For the graffiti, some of which contain consular dates, see Ferrua, “Rileggendo i graffiti,” III 428–37, IV, 134–41. Ferrua, Epigrammata, no. 20. Thus expanding Lønstrup, “Constructing Myths,” with a Constantinopolitan perspective. Sermon 82.1:  multo melius multoque felicius condiderunt, quam illi quorum studio prima moenium tuorum fundamenta locata sunt: ex quibus is qui tibi nomen dedit fraterna te caede foedavit. Dolle, Sermons, IV, 48, according to whose numbering the sermon is no 69. Transl. by Conway and Freeland, Sermons, 352–3.

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These intriguing ancient pairings of the founders of pagan and Christian Rome have led a surprising number of distinguished modern scholars to claim that even the feast of Saints Peter and Paul on June 29 – which commemorated not only their joint martyrdom but also in a symbolic way the foundation of Christian Rome – coincided with an established festival in celebration of the foundation of pagan Rome.8 Or in Huskinson’s words, whose work on Peter and Paul and Concordia Apostolorum has been foundational: “Perhaps it is not a coincidence that the renovatio urbis, the foundation of a nova Roma by Peter and Paul, was celebrated on 29 June, the same day as the anniversary of the foundation, or re-foundation, of Rome by Quirinus-Romulus.”9 Oscar Cullmann was the first to make this claim and although Antonio Rimoldi criticized it already in 1958, Cullmann’s argument turned into a scientific dogma.10 There is neither absolute nor circumstantial evidence, however, for the existence of this narrative about a Christian “usurpation” of a pagan feast celebrating Rome’s foundation in late antiquity. Furthermore, it is well known and well documented that the foundation of Rome, Roma condita Urbis, was celebrated on April 21, while the Quirinalia, the feast of Quirinus (the divine Romulus), was celebrated on February 17.11 Both dates are registered in the calendars into the fourth and fifth centuries – even after the abolition of most other pagan feasts in 389.12 The only two pieces of evidence that document a feast of Quirinus on June 29 date from the Augustan era: the Fasti Venusini from circa 16 BCE to 4 CE and Ovid’s Fasti from circa 4–6 CE. In the Fasti Venusini the remark Quirino in Colle next to the date of June 29 may be explained by Ovid’s poem referring to the same day: “When as many days of the month remain as the Fates (Parcae) have names, a temple was dedicated to thee, Quirinus, god of the striped gown.”13 There is no reason to doubt that the temple Ovid refers to was that of Quirinus that Augustus rededicated in 16 BCE before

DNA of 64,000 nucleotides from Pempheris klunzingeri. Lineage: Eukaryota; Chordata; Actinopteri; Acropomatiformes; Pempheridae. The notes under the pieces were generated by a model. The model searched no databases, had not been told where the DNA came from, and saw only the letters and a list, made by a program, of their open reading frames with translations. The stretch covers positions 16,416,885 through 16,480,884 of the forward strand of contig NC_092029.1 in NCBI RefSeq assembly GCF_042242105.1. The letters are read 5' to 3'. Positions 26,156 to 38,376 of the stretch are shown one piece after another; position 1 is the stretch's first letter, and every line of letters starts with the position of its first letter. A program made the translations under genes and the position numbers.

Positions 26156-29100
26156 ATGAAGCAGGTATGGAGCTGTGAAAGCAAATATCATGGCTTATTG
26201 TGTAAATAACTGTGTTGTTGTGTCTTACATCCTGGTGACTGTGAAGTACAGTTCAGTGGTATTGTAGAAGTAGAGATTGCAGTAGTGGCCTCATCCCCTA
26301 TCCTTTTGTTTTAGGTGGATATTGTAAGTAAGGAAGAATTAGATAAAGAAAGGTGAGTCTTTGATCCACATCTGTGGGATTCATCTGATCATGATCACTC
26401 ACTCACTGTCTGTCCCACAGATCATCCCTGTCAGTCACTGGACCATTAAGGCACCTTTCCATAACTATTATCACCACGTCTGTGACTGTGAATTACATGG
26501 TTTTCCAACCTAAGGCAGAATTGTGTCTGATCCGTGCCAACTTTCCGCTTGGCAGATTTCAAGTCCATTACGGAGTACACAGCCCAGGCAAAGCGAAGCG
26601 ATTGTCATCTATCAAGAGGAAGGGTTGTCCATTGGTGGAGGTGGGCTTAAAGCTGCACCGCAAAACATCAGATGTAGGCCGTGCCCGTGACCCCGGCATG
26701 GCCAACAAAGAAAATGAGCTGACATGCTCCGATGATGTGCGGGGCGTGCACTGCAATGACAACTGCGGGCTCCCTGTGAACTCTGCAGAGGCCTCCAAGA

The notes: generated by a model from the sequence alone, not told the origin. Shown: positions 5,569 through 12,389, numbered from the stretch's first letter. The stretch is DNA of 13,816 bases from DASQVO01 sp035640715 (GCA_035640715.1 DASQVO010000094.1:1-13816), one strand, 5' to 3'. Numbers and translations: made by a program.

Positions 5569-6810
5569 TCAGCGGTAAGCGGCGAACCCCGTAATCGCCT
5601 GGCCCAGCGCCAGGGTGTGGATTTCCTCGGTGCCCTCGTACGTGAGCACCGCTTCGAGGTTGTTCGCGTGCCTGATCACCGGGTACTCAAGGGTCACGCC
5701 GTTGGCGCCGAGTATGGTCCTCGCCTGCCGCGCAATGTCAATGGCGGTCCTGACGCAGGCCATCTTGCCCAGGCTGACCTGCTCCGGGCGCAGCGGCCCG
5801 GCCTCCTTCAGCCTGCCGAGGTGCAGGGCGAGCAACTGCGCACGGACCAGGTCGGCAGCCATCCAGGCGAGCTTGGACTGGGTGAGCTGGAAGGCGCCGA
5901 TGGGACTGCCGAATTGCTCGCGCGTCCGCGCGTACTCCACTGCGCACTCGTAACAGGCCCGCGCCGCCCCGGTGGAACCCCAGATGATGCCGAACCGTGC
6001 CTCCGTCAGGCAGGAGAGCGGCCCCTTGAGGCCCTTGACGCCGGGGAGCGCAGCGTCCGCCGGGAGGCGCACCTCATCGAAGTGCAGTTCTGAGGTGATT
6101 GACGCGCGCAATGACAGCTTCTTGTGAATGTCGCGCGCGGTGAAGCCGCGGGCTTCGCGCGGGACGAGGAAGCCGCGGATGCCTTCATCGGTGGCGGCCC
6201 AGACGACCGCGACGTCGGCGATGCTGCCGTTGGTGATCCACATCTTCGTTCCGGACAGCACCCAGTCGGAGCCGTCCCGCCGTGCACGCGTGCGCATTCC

9 10

11 12

13